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The state of Michigan recently released the official rules and regulations under which the marijuana industry will operate in the state following the adoption of a ballot measure to legalize and commercialize the drug in November. Those who opposed legalization, like Smart Approaches to Marijuana (SAM), were vastly outspent and defeated at the polls. While we cannot reverse the results of the ballot box, we can at least press for measures to protect vulnerable groups, particularly youth and low income and minority communities from the efforts at commercialization by Big Marijuana.

During the lead-up to the vote, the promoters of legalization spoke nonstop about how this was about social justice and vast promises of equity abounded. Interestingly, there is only one mention of social equity in all 64 pages of these so-called rules. To put it simply, the lip service these rules give to youth and minority and low-income communities is social injustice. What we will undoubtedly see as a result of these lax restrictions is a proliferation of marijuana shops taking root in minority and low-income areas that Big Marijuana sees as the golden pot at the end of the rainbow.  

Furthermore, these rules set no limit on the potency of the highly psychoactive element of marijuana, tetrahydrocannabinol (THC) and are unclear on keeping marijuana away from young people. The research is clear, particularly on the dangers to the developing minds of teenagers and those in their early 20s. High potency marijuana is addicting, has adverse effects upon the adolescent brain, and is associated with psychiatric illnesses in this age class, a lowering of IQ scores, and negative social outcomes. 

The science is only beginning to catch up with the high potency THC products commonly produced and marketed in kid-friendly colors and flavors. The daily use of these products has been linked with a five-fold increase in instances of severe mental illness, such as psychosis. The allowance of so-called “consumption clubs,” also known as pot bars, is extremely concerning. Permitting public use of today’s super-strength marijuana can only logically lead to further increases in dangerous drugged driving and exposure of the drug to minors.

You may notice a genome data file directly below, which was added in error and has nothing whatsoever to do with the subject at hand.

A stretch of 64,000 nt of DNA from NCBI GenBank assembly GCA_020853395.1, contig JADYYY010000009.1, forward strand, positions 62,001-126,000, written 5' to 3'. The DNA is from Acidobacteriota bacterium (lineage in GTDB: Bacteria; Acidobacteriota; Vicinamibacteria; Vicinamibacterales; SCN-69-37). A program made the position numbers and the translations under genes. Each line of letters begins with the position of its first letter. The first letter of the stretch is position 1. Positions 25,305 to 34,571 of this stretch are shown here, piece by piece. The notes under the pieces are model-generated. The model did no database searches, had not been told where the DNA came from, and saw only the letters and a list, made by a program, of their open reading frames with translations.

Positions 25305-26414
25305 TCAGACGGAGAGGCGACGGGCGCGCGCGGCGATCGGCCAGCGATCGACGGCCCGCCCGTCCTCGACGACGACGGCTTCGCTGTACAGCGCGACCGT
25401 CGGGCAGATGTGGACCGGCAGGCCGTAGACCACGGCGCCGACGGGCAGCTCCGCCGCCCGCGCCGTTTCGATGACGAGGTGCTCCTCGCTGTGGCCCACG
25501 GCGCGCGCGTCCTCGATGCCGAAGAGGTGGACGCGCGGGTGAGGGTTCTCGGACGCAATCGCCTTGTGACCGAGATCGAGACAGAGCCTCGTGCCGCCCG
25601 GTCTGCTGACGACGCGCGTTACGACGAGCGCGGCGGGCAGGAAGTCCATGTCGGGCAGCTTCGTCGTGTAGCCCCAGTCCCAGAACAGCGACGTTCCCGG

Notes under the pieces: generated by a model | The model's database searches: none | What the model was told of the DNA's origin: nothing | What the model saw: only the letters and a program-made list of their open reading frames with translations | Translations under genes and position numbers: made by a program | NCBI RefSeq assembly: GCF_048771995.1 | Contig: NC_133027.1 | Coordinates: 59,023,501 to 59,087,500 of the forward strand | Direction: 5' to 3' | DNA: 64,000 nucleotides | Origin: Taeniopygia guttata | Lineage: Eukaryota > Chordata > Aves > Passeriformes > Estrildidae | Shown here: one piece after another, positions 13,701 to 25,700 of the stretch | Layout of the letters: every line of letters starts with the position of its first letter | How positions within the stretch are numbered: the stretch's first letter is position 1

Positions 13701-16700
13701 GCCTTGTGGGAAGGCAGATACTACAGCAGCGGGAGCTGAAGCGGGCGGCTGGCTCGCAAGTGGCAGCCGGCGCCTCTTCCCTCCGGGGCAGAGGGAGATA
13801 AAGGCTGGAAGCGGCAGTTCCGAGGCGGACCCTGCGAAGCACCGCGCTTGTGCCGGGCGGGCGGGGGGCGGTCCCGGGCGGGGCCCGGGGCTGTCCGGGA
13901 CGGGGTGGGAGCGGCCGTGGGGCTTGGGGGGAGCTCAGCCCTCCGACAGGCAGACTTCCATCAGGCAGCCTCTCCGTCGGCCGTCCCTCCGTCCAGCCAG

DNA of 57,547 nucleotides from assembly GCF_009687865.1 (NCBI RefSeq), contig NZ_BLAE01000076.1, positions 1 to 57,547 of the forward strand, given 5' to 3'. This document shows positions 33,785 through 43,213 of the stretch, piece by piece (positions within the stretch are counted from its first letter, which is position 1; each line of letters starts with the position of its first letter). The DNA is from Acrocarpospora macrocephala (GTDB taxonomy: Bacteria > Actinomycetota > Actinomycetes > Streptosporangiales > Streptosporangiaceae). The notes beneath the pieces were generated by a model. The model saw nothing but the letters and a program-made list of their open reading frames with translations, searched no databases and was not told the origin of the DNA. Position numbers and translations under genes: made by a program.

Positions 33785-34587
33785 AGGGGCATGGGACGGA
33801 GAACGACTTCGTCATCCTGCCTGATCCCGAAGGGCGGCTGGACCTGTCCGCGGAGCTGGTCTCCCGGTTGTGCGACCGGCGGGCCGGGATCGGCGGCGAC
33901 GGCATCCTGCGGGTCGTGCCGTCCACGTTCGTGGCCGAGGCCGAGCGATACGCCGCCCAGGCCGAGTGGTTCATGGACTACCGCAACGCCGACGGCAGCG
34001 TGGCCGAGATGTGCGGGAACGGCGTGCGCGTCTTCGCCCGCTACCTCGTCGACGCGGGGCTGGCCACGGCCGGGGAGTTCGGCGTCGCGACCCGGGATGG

What is even more concerning is the fact that these rather lax regulations are only the starting point. As we have seen in states like Colorado, once the industry becomes entrenched and accepted, its managers slowly begin making contributions and lobbying to roll back regulations. Oregon recently admitted that is has been unable to regulate its industry and cannot certify that its marijuana is even safe for human consumption. California has likewise stated it has failed to regulate its market. Legalized states have proven time and time again that commercialization is a dangerous policy benefiting only the companies and investors in legal pot.

Thankfully, a large number of Michigan communities have begun the process of banning Big Pot from setting up shop. More than 500 communities have already formally stated they will ban marijuana businesses in their towns, and more Michiganians express their concern every day.

Limits on THC content and on the kid-friendly, purposely attractive products Big Marijuana will use to increase consumption must become law.

Keeping marijuana products away from vulnerable youth will require more vigilance and state and local intervention than when marijuana was banned.

Though it will be even more difficult with a now legal substance, primary and secondary schools should exert considerably more effort to educate students about the dangers to their health of marijuana consumption. Teacher training to accomplish this is certainly called for.

Finally, science-based public campaigns to discourage marijuana use and increased police efforts against drugged driving can at least mitigate the potential dangers of widespread marijuana abuse.

With legalization here, Michiganians must not simply roll over and accept legal pot as the new standard. We must remain vigilant and stand tall against this industry. The health and safety of future generations of Michiganians depends upon it. Michigan’s communities and civic organizations must resist the entreaties of Big Marijuana to invade their spaces.

Ambassador Melvyn Levitsky is professor of international policy and practice at the Gerald Ford School of Public Policy of the University of Michigan and a former assistant secretary of state for International Narcotics Policy.

Kevin Sabet serves as president of Smart Approaches to Marijuana (SAM) and is a former senior drug policy adviser to the Obama Administration

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